India, 1889-1950: An Edited Translation

The Associational State

The Associational State

American Governance in the Twentieth Century

Discovering Tuberculosis

Discovering Tuberculosis

A Global History, 1900 to the Present

Enlightenment Underground

Enlightenment Underground

Radical Germany, 1680-1720

Cold Harbor

Cold Harbor to the Crater The End of the Overland Campaign

Ruling Minds

Ruling Minds

Psychology in the British Empire

Causes Won and Lost

Causes Won and Lost

The End of the Civil War

The American War

The American War

A History of the Civil War Era

Shaper Nations

Shaper Nations

Strategies for a Changing World

Anthropocene or Capitalocene?

Anthropocene or Capitalocene?

Nature, History, and the Crisis of Capitalism

Charlotteville 2017

Charlottesville 2017

The Legacy of Race and Inequity

The Age of Eisenhower

The Age of Eisenhower

America and the World in the 1950s

All In

All In

The Spread of Gambling in Twentieth-Century United States

La Nacion Sentida

La nación sentida

Rooted Cosmopolitans

Rooted Cosmopolitans

Jews and Human Rights in the Twentieth Century

Piracy and Law

Piracy and Law in the Ottoman Mediterranean

Singing the Resurrection

Singing the Resurrection

Body, Community, and Belief in Reformation Europe

Sea of Debt

A Sea of Debt

Law and Economic Life in the Western Indian Ocean, 1780-1950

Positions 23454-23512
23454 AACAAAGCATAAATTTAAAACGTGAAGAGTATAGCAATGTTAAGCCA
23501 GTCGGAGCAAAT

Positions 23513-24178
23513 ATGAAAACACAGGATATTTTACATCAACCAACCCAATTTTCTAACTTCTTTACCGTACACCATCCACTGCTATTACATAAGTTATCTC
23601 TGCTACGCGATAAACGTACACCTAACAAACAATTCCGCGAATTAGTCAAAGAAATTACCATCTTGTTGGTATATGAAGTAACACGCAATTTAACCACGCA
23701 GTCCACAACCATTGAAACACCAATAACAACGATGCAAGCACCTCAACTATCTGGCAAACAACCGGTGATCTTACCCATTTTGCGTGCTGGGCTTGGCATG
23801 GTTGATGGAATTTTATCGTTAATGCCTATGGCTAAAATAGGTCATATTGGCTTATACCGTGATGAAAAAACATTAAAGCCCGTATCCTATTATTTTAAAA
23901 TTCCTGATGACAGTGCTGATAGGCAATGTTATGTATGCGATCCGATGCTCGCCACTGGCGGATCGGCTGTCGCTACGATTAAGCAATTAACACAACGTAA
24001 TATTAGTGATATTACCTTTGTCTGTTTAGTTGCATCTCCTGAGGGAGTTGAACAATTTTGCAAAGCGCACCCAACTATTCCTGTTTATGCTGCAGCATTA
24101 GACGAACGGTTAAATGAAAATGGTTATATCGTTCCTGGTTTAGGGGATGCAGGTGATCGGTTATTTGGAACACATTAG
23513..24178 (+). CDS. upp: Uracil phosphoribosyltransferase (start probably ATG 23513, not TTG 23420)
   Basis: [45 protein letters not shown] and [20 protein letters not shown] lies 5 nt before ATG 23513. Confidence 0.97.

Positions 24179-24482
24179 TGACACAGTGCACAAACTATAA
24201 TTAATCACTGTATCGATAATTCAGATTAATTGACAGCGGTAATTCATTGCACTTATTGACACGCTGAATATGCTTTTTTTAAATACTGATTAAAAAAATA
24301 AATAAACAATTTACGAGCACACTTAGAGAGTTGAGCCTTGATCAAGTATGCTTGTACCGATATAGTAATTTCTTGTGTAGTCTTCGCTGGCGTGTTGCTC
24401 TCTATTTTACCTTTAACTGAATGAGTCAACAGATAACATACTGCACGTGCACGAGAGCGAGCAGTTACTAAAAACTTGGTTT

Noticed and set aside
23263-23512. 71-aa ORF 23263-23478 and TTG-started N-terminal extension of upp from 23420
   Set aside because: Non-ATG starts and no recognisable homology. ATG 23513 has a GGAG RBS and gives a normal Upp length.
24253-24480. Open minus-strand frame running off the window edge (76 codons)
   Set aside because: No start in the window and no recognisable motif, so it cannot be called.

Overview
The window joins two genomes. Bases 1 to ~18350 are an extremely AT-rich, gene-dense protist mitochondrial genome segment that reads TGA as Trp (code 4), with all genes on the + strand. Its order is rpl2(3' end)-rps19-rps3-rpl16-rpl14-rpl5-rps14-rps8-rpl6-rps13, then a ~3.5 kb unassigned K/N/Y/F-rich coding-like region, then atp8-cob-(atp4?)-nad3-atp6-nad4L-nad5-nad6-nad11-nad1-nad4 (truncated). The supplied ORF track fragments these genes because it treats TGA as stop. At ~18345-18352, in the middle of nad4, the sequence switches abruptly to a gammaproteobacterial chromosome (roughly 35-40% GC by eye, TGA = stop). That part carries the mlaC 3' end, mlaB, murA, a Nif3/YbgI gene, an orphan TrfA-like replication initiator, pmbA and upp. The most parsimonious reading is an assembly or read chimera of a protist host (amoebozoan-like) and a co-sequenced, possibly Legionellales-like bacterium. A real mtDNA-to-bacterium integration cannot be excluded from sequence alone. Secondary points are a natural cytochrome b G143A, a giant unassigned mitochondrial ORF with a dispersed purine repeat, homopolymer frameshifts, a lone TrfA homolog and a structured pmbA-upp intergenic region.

Armies of Deliverance

A New History of the Civil War

The Law of Strangers

Jewish Lawyers and International Law in the Twentieth Century

To Build a Better World

Choices to End the Cold War and Create a Global Commonwealth

Events

January 23, 2020

Harrison Institute & Small Special Collections Library Auditorium | 5:00PM-6:30PM

April 3, 2020

Harrison Institute & Small Special Collections Library Auditorium | 9:00AM-5:00PM

January 15, 2020

Nau Hall 101 | 5:00PM

Corcoran Department of History

The University of Virginia's Corcoran Department of History has long been one of the anchors for liberal and humane education in the College of Arts & Sciences. Members of the Department are nationally and internationally recognized for their scholarship and teaching. As scholars, the faculty specialize in a wide range of disciplines — cultural, diplomatic, economic, environmental history, history of science & technology, intellectual, legal, military, political, public history, and social history.  Areas of interest span the globe from Africa, to East Asia, Europe, Latin America, the Middle East, South Asia, and the United States. As teachers, our faculty seek above all to lead students to reflect more deeply on the role historical forces and processes play in the human condition. Offering over 100 courses a year, the faculty teach introductory surveys as well as seminars and colloquia to undergraduates and graduate students. The Department's intellectual breadth is enhanced by its close relationship with the Carter G. Woodson Institute for African-American & African Studies, the Center for Russian, East European and Eurasian Studies (CREEES), the Classics Department, an emerging Law & History nexus between the Department and the School of Law,  the Miller Center for Study of the American Presidency, and the Committee on the History of Environment, Science, and Technology (CHEST). Members of the Department are also closely involved with several interdisciplinary programs in the College of Arts & Sciences such as, American Studies, Latin American Studies, Middle-Eastern Studies, Medieval Studies Program, and Women, Gender, & Sexuality Studies.  Others work at the convergence of humanities and digital technology, both in research and in novel approaches to historical pedagogy.